Auto Service World
Feature   November 1, 2005   by Andrew Ross

Equip Auto

Reveals Global Nature of Industry Challenges

If anything was clear from a visit to Equip Auto in Paris, France, it is that there are some striking similarities between the challenges the European market faces and those we face here at home.

Chief among these has to be the issue of skills shortage.

While both Canada and the U.S. have struggled, to varying degrees, with the recruitment of young people into the industries at all levels–a problem that manifests itself both as a shortage of technicians and counterpeople as well as a shortage of natural successors to the businesses they would work in–the organizers of Equip Auto see the problems as great enough to warrant top billing.

“Every exhibitor tells me that they have trouble finding people with the right skills,” said Amaury Hanla du Fretay, president of the show. This has caused the show to make the issue a central theme among the equipment, tools and parts.

The show has even installed a “People and Skills” exhibit of significant size. That exhibit area provided a location for exhibitors to discuss career opportunities with students and young people who have been invited to the show–they expected some 12,000—with an additional on-line job board, with hundreds of jobs posted.

Still that only scratches the surface of the problem, which is obviously widespread, and it is not inaccurate to say, probably a global one.

“In fact we have noted that there are quite a number of companies who had difficulties with staffing. There are two concerns: when people retire, to be replaced, and no people to take the jobs that are available today,” said Danielle Larrivierre, director of communications for the event.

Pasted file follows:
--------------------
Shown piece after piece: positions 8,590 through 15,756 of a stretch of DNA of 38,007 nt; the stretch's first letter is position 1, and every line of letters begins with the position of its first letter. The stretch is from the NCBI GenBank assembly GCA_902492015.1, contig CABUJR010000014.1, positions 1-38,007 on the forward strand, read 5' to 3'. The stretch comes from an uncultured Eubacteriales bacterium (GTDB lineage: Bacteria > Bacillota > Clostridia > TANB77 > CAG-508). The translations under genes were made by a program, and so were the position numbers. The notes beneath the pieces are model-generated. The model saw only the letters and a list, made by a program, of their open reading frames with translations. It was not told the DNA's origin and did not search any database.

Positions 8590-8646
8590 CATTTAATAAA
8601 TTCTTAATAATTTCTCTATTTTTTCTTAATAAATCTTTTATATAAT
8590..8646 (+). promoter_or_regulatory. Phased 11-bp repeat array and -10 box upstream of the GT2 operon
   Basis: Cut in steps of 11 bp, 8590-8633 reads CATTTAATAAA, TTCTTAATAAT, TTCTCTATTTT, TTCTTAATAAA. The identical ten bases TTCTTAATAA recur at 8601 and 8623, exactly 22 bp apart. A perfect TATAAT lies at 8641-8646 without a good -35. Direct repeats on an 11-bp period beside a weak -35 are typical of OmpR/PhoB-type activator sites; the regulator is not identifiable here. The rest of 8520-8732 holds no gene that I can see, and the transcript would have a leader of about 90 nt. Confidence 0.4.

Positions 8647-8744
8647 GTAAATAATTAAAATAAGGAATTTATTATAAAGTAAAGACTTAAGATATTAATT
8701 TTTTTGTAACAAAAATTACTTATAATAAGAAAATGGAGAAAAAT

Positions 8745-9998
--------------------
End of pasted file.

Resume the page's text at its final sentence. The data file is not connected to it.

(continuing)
The reality of the European situation is that young people there don’t feel particularly attracted to the industry. This is a sentiment that should sound familiar to anyone who has spent any time studying the problem in North America.

The problem isn’t just in the aftermarket, says du Fretay, but it is there that it is particularly acute. “There is a very great need in the aftermarket. Their needs are spread widely, so we don’t know exactly how big the issue is. I expect, though, that we are talking about several hundred thousand jobs that are open in Europe.”

An estimate by one individual in the skills booth put the need at about 1,000 a month in Europe, just for the aftermarket; these are jobs that may currently go unfilled due to the shortage in both technicians and other personnel looking to the aftermarket for employment.

It was also interesting to note that automaker Renault was front and centre at the skills area, recruiting not just for skilled labour, but also for people interested in taking over existing garages operating under the Renault banner.

There were quite a few businesses in danger of closing down, said the representative, as the ownership is greying across the network and interest from within those businesses, or at least those with the resources to act on the interest, has waned.

Most agreed that it seems to be a problem of the western world, where significant proportions of the young go to university and not to trade schools–a fact which may catch some in North America by surprise, considering the general impression of Europe as being very receptive to careers in the trade compared to parents and youth on this side of the Atlantic.

But, understanding that we are in a global market is not the same as suggesting that the market is homogenous.

This was also a point brought forth by Frank Ordonez, who heads up Delphi Product and Service Solutions, the aftermarket arm of the world’s second largest components supplier which has been so much in the news of late.